This photo has always been a favourite of mine. It was taken a few years ago before floods destroyed a portion of the bridge and tree. I like the fact the photo has preserved a moment in time.
It has become an annual ritual for me every spring to seek out these precious gifts from nature. The crocus (Pasqua Flower) is one of the first signs that a long hard winter will soon be over and warmer days are just around the corner.
I was attracted to this old homestead with the vibrant peeled interior paint and the golden autumn leaves surrounding it. I can only imagine the many memories the family had in this home.
This old relic was no doubt someone's pride and joy at one time. It sat in this location for many years. I photographed it numerous times in all the seasons as it was close to home. One day I ventured out to take some more photos of it and it was gone. I felt like I had lost an old friend.
Often there is little remaining in these old homesteads as most of the furnishings and household objects have been pilfered. Much to my surprise, this fabulous old red chrome kitchen chair was left behind for others to enjoy. I could envision my Grandma sitting at the table with a cup of coffee and fresh bread in the oven. Oh so many years ago.
This is a favourite location as it is off the beaten trail in Saskatchewan's beautiful Qu'Appelle Valley. The river and valley derive their name from a Indian Cree legend of a spirit that travels up and down it. They tell the story of a human voice which can be heard calling "Katepwet?" or "Who's calling?". I often paint at the top of these hills.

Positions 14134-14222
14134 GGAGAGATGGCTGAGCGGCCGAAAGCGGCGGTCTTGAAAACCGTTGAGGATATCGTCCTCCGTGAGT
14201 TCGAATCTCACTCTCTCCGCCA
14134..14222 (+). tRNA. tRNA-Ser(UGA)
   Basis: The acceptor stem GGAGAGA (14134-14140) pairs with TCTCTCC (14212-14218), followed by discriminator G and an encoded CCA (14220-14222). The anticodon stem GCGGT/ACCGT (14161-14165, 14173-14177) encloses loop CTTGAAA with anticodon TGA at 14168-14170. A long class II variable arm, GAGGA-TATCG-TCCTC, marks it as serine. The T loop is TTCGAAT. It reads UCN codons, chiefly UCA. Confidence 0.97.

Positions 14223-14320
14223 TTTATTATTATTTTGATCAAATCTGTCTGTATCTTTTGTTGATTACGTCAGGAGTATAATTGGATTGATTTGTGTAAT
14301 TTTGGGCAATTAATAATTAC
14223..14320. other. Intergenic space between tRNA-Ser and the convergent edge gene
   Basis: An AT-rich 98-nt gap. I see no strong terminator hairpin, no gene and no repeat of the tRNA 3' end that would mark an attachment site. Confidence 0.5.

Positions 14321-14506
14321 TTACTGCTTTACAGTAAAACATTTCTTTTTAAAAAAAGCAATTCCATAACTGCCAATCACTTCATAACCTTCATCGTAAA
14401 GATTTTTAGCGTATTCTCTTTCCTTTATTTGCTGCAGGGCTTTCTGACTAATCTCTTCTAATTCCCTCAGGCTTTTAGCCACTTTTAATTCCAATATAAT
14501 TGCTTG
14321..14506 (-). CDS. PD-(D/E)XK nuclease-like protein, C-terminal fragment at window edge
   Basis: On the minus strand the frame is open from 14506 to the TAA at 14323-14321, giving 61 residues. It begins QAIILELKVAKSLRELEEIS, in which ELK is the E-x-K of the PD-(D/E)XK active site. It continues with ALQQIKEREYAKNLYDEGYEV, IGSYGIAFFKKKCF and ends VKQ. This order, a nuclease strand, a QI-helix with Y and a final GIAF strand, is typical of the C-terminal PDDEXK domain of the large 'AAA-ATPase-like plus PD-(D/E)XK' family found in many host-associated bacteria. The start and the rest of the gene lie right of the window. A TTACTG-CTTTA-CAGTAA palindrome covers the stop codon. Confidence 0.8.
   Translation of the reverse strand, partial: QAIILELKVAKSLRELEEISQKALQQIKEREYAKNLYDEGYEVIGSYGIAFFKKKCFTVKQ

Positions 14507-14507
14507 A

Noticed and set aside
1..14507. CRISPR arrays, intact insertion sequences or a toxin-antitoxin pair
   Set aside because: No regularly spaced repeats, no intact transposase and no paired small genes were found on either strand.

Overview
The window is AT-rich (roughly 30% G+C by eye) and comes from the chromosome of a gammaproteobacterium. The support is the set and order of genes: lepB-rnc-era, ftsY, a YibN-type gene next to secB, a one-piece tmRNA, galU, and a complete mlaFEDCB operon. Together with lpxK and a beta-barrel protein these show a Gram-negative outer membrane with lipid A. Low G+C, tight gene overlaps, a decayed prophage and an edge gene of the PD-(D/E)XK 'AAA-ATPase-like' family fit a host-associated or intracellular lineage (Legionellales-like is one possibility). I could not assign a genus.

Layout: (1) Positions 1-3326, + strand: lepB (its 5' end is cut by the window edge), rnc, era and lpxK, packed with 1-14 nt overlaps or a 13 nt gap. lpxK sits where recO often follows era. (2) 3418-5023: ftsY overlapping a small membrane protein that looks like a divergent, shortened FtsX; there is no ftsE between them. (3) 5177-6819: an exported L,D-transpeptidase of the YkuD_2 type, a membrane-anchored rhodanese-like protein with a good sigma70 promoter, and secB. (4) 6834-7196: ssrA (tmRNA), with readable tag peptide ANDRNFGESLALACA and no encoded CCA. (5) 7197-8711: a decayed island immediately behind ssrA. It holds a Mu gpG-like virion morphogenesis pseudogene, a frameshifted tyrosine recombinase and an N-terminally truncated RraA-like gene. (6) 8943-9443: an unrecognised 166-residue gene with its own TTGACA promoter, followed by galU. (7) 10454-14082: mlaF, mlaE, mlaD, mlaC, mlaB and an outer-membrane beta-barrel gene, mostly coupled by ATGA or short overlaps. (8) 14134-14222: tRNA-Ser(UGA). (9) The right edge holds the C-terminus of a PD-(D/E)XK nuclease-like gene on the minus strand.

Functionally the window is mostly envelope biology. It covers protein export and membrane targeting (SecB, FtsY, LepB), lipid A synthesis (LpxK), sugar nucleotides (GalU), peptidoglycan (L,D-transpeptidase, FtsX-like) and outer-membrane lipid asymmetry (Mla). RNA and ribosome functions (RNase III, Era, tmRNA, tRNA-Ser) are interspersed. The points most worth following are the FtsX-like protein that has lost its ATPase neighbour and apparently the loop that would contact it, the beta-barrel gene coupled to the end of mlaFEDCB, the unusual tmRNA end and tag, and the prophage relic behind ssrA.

This photo was taken on an early morning walk through the lodgepole pines in the Cypress Hills (Saskatchewan). It is truly a magical place, especially with the early morning mist.
During an early evening drive near Rowan's Ravine, we were amazed to see this strange cloud formation hovered over the brilliant yellow canola field. You never know what will appear in the Saskatchewan skies.
This little church is very special to me. It was built over 100 years ago. The light, atmosphere and surrounding changes with the seasons so it is always an inspiration to me. It is one of my favourite subjects to paint and photograph (something like Monet and his haystacks).
These lady slippers are wildflowers which grow in the Rocky Mountains. Every year we trek to Waterton National Park (Alberta) in the early spring to seek out these beauties. They are short lived, so the timing and conditions have to be just right. The winds of Waterton sometimes make it tricky to photograph them with their delicate blossoms.
This quirky fellow was having his lunch in Tanzania, Africa. I decided to adjust this one to BW to show off the amazing patterns in his coat. They were the most interesting animals to watch with their lumbering gates and expressions.
I wonder how many miles these old wagons travelled before they were retired? I am sure if they could talk they would have many interesting stories to tell.
I went for a hike one day and was actually laying in the grass photographing a wildflower. I happened to look to my side and this curious fellow was peering through the grass as if to say "What's up Doc?" If you don't know where that expression came from just check out BUGS BUNNY.
This photo was taken in Amsterdam. I think it is one of the most beautiful cities in the world. I spent hours one night standing by a fountain outside in the rain waiting for a perfect "Night Rider"